“To a new world of gods and monsters!”
By 1935, Universal had been making horror films for about ten years. Their world of gods and monsters wasn’t terribly new in that respect. What was new, however, was the experiment they were about to undertake. Up to this point, Universal’s horror films had all been standalone projects, a story contained to one film. But after the great critical and commercial success of these films, particularly Frankenstein, it became clear that there was demand for more stories with the existing characters. What came out of that realization was a film that many have called the greatest of the classic Universal horror series — or one of the greatest horror films, period — as well as one of cinema’s best sequels. And while it’s not quite a flawless movie, it has a strong claim to all of those titles. Dark, dramatic and poignant, it’s the rare follow-up that truly builds on the original and dives deeper into the mythology, themes and characters of the story.
The Plot: We pick up right where the original Frankenstein left off, minus the brief epilogue. Henry Frankenstein (Colin Clive) and the Creature (Boris Karloff) both survive their confrontation in the burning windmill. Henry is brought back to his home and fiancee Elizabeth (Valerie Hobson), while the Creature vanishes to parts unknown. Still reeling from the thrill of creating life and the horror of watching it turn against him, Henry is left emotionally vulnerable when his past comes back to haunt him in the form of Dr. Pretorius (Ernest Thesiger), his former mentor. Pretorius is also obsessed with the creation of life, and he has a proposition for Henry: together they can replicate Henry’s first experiment and create a new, female creature to serve as a mate to the original. Meanwhile, the Creature is off on his own journey, learning to express himself while experiencing both extreme kindness and extreme cruelty. Hopeful at the prospect of no longer being alone in the world, he allies with Pretorius, and together they force Henry to go along with their plan. But Henry, Pretorius and the Creature are all in for a nasty surprise when the Creature’s promised bride (Elsa Lanchester) is finally unveiled…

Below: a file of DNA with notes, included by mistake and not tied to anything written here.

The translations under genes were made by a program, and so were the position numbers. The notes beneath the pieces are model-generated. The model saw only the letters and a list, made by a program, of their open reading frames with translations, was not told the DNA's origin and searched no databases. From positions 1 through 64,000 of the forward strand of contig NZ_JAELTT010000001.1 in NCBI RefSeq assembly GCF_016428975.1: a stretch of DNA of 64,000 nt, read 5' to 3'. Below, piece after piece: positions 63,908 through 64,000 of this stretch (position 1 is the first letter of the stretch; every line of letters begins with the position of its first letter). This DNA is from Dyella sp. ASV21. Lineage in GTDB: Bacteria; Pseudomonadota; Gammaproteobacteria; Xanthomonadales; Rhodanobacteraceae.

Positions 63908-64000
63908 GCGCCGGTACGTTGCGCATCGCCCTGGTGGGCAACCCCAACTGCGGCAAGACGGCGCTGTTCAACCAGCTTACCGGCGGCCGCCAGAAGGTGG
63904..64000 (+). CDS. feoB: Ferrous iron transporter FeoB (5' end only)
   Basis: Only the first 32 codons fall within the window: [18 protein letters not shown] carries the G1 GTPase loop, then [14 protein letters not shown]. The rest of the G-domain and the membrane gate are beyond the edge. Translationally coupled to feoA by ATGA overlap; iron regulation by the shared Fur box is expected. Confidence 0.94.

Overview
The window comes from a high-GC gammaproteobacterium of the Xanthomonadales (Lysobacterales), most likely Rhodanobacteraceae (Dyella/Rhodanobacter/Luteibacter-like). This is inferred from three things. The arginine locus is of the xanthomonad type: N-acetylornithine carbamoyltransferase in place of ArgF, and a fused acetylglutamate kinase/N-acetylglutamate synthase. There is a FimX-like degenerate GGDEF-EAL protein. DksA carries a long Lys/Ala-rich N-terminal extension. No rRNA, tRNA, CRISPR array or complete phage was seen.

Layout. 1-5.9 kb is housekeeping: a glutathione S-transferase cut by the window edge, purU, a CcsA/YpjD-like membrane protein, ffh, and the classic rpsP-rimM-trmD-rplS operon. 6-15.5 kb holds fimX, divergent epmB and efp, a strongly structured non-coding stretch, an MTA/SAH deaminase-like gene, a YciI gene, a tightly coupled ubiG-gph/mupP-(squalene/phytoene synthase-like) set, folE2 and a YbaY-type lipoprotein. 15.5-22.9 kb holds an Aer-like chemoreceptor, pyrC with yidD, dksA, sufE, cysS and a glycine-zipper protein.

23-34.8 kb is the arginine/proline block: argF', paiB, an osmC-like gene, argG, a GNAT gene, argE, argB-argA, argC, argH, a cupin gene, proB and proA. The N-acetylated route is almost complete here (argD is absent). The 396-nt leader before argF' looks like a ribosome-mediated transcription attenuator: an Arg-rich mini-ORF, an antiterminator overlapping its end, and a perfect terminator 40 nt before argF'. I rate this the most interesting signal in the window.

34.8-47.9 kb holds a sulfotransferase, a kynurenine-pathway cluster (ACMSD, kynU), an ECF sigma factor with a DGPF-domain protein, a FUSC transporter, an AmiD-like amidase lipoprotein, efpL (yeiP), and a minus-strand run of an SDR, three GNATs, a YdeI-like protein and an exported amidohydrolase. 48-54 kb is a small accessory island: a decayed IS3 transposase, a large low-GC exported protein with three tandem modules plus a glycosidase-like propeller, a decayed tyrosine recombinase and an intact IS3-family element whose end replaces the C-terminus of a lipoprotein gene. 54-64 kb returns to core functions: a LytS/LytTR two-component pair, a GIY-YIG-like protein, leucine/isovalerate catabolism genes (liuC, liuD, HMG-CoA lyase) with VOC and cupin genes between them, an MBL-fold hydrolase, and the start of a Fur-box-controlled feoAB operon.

Universal had been thinking about a Frankenstein sequel since positive test screenings for the original in 1931, but they didn’t get serious about it until 1933, when The Invisible Man was a hit. James Whale was the director once again, although he was actually reluctant to attach himself to the project. Believing that there was nowhere left to take the story after the first film, he was interested in making the sequel more of a comedy, or as he put it, “a hoot.” More on that later. Besides Whale, most of the primary Frankenstein cast and crew returned for this film, including Colin Clive and Boris Karloff (who by now is so famous that the movie credits him as just “Karloff”). The notable exception was the original Elizabeth, Mae Clarke, who was recovering from an auto accident at the time. Behind the scenes, we also have Jack Pierce doing the makeup design for both Creatures and John L. Balderston with a story credit. Proper credit for the story and script is actually a bit complicated: while playwright William Hurlbut is the sole credited writer on the final film, his screenplay was the culmination of four or five different treatments/scripts that all had different writers. Unlike the first film, this script had to be approved not only by Whale and the studio but the newly instated Motion Picture Production Code, AKA the Hays Code. Again, more on that later.
Bride of Frankenstein‘s plot is not wholly original. The basic premise comes from a minor plotline in Mary Shelley’s novel, where the Creature demands that Victor Frankenstein build him a mate; Victor almost goes through with it before destroying this second creation, unwilling to threaten humanity by creating a new race of monsters. Bride also loosely adapts the second act of the novel, in which the Creature learns human speech and tries in vain to integrate into human society. This creates the weird situation where Bride is technically a more faithful Frankenstein adaptation than Frankenstein is, going by adherence to the plot. But perhaps this is to be expected — we are being told this story by Mary Shelley, after all.